this Eurasian orchid, Epipactis helleborine, in Minnesota and
none from this part of the state. I happened to find several in a
high quality hardwood forest on iron mining company land. I
collected a couple plants and gave them to the Olga Lakela Herbarium at
University of Minnesota Duluth. In the intervening years the
orchid grew to considerable abundance on that mining company land, and
alas, three or four years ago, the plant showed up in a hardwood patch
on county land just across the highway from our property. With
the plant in this photo, the species has now invaded my yard.
After snapping this photo, I ripped the plant out. Actually one
must be careful to dig out the rhizome; otherwise, the plant will
just reappear. Last time I was in New England, circa 2000, I
found the plant growing all over the forests of Vermont. This
weedy orchid is now a pest here because it takes up space in high
quality woodland habitat that could be occupied by native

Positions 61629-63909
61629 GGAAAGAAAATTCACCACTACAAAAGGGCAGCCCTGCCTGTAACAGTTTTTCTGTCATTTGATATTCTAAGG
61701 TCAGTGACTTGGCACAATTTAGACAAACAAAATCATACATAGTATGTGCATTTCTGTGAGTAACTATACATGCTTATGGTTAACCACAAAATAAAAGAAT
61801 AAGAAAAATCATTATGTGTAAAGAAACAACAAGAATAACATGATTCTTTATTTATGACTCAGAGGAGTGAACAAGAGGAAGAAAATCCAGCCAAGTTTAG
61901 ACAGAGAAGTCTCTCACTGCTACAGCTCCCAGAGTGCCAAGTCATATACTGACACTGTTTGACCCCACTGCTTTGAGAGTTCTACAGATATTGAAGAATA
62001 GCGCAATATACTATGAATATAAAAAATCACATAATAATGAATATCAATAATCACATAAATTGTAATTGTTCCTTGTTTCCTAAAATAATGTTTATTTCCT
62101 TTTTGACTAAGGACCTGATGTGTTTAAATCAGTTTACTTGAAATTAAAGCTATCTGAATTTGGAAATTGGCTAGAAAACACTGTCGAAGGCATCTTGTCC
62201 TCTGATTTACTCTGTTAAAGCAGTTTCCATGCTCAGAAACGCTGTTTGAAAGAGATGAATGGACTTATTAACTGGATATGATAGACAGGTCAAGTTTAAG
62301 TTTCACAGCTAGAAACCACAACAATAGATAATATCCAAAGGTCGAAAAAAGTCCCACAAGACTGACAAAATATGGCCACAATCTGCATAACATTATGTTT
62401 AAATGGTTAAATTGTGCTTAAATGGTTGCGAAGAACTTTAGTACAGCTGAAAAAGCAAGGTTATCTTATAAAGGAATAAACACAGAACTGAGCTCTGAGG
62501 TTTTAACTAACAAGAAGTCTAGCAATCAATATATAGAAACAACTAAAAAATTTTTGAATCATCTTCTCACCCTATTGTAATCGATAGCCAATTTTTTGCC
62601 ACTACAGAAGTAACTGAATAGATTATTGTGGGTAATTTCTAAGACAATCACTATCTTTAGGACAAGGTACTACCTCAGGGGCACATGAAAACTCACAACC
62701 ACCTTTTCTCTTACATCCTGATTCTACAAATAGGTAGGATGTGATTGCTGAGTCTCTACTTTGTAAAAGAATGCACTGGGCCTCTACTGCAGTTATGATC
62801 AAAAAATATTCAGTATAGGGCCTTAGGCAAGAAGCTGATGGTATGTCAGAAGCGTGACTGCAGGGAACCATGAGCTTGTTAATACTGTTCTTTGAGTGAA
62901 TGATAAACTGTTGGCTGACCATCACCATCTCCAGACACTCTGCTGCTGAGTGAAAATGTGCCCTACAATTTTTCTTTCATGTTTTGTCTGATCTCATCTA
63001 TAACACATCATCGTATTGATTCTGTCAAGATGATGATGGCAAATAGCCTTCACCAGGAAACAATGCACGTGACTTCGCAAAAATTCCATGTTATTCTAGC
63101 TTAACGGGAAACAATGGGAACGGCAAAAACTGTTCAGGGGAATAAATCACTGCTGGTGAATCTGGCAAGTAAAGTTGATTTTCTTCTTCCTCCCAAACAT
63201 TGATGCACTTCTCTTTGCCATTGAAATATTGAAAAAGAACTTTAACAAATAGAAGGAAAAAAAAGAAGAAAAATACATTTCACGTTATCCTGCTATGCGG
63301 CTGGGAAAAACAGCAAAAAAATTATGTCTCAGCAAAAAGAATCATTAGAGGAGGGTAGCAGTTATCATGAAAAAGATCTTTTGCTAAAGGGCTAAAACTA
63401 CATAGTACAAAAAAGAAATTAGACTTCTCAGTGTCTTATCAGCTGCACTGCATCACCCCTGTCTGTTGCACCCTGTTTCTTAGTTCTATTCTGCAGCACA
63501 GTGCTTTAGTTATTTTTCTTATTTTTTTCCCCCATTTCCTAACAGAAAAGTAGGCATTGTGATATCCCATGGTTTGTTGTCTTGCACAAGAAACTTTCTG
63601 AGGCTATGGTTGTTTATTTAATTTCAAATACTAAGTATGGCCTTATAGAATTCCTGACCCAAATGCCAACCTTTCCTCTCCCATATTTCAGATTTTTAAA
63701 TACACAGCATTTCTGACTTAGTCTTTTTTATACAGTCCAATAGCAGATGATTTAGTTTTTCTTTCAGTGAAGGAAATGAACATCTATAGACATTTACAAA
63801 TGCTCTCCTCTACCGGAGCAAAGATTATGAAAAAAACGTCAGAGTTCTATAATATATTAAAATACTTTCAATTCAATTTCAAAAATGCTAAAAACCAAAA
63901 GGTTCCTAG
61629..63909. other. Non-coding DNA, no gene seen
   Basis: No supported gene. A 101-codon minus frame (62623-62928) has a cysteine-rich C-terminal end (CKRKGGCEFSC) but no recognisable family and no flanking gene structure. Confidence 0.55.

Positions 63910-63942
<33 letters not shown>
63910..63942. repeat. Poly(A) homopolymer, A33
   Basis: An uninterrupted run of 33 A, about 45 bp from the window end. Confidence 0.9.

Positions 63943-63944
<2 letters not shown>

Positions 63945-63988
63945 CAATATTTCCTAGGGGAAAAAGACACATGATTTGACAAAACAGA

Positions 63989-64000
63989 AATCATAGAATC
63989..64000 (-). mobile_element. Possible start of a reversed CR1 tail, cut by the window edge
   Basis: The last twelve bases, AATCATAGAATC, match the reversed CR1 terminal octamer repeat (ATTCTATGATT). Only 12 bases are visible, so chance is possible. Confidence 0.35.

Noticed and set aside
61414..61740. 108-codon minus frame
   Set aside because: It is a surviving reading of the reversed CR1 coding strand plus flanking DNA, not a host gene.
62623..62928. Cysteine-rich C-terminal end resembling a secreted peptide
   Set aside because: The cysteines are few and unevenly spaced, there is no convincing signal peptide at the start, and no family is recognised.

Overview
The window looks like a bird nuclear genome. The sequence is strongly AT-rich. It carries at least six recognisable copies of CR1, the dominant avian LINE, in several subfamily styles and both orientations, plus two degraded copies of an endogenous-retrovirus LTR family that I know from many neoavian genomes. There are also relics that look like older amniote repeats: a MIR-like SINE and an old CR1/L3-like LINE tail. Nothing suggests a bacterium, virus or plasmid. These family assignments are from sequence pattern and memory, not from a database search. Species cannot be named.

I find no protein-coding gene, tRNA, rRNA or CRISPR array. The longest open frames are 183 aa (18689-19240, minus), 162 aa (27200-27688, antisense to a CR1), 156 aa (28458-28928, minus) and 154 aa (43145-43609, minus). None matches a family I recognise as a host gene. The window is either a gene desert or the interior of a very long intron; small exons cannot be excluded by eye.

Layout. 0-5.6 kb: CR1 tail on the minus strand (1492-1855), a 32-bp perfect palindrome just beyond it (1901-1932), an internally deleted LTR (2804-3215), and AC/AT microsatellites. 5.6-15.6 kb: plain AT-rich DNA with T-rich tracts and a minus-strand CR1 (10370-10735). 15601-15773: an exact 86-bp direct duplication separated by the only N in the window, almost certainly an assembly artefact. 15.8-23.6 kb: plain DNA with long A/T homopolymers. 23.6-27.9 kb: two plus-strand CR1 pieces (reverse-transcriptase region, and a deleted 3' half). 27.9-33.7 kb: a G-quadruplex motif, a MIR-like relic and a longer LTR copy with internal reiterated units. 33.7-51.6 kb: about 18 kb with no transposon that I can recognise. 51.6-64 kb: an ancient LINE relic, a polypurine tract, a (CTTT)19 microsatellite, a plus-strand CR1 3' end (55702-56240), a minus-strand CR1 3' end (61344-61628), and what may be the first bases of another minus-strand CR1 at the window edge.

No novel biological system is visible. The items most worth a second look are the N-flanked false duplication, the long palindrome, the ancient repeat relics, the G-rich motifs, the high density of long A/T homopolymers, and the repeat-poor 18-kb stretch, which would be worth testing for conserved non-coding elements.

wildflowers. Moreover, I find it's a terrible distraction because
when seen out of the corner of my eye, the foliage somewhat resembles
that of our native Cypripedium orchids.
|To end on a happier note, both Lobelia
cardinalis and L. siphilitica seem happy here. Though
native to Minnesota, L. cardinalis
does not get this far north. The cardinal flower has shown up as
a volunteer here multiple times, and I suspect the seeds must have
arrived stowed away in the soil of other nursery plants that I have
purchased from time to time. The plant dies back each fall but
offsets are left that can grow into new plants. I have read
conflicting advice about how to perpetuate the plant from these
offsets. Some authors say to mulch them for protection in cold
other gardeners recommend clearing the plantlets of debris so they can
photosynthesize and grow on warmer fall and spring days. I have
tried both approaches with plants that have appeared from time to time,
and both methods failed. By the time this latest plant showed up
down by the artificial pond in the yard, I assumed it would die and
the winter, and so I didn't bother to help in any way. The plant
has now returned after two winters!
The great blue lobelia is native here and is a very easy plant to grow and returns every year with no help from me.